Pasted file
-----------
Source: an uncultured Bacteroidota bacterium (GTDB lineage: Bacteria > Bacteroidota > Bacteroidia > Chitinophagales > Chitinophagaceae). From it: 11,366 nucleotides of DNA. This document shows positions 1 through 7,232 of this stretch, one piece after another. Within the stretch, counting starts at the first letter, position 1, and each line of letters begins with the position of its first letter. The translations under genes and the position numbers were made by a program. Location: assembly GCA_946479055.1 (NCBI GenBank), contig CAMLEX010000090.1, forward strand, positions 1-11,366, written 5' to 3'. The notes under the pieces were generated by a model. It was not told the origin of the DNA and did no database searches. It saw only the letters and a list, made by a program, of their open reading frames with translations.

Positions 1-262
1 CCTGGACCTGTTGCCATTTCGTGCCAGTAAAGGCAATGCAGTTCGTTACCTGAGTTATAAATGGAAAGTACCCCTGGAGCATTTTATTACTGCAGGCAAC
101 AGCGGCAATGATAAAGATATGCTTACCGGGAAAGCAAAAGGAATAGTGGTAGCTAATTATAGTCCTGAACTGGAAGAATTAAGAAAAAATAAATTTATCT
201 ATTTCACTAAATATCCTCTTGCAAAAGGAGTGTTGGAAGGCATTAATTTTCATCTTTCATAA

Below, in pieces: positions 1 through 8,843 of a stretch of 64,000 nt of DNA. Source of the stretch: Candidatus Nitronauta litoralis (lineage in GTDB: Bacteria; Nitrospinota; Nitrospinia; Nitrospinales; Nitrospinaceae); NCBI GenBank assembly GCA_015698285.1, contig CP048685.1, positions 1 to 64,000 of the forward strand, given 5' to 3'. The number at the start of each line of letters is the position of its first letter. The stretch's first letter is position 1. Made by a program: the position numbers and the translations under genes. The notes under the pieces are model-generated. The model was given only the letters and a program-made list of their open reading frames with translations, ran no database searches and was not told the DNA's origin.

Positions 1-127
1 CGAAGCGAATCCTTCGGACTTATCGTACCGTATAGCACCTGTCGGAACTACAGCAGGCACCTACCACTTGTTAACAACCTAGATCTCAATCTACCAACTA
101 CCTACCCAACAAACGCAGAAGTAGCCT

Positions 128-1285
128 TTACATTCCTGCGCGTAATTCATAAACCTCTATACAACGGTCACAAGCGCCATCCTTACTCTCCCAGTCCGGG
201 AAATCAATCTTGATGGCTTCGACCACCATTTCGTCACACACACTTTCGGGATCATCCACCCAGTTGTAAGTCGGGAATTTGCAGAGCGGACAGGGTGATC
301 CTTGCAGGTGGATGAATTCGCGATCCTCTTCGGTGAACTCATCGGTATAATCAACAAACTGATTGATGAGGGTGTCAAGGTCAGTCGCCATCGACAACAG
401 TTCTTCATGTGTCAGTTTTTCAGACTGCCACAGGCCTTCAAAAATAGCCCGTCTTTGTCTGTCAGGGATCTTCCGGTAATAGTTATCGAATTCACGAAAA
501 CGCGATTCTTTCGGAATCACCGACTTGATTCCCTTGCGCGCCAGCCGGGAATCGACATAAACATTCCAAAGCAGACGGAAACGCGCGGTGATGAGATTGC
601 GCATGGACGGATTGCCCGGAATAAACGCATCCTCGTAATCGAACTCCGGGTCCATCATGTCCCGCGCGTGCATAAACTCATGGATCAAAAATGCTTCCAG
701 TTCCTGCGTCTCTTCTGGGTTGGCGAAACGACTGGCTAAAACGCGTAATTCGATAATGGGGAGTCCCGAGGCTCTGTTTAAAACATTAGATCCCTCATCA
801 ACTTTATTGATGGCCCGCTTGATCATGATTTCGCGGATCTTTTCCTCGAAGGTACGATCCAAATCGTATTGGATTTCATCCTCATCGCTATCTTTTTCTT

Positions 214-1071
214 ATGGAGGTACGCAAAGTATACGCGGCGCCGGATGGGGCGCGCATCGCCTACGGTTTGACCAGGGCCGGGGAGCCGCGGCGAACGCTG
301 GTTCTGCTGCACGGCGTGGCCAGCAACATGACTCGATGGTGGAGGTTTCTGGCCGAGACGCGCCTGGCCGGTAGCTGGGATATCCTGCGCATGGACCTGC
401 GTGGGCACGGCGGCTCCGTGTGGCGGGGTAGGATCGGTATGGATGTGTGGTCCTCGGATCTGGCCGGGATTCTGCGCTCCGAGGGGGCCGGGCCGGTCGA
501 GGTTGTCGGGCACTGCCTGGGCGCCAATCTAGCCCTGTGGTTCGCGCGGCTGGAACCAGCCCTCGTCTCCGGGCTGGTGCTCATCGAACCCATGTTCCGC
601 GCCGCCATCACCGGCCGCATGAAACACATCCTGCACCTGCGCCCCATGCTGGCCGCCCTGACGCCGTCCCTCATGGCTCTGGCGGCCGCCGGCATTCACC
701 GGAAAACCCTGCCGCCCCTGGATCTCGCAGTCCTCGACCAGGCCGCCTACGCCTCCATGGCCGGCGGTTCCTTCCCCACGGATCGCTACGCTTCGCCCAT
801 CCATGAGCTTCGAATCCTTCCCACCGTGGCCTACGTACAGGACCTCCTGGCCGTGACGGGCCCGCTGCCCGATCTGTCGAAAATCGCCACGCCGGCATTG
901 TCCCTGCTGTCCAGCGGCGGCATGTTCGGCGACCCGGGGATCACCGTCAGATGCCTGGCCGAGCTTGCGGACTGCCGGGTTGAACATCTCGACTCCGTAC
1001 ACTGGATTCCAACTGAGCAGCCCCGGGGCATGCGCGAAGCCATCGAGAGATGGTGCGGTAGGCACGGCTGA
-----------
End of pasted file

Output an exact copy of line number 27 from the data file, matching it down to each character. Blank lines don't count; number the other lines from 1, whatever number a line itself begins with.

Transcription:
901 TCCCTGCTGTCCAGCGGCGGCATGTTCGGCGACCCGGGGATCACCGTCAGATGCCTGGCCGAGCTTGCGGACTGCCGGGTTGAACATCTCGACTCCGTAC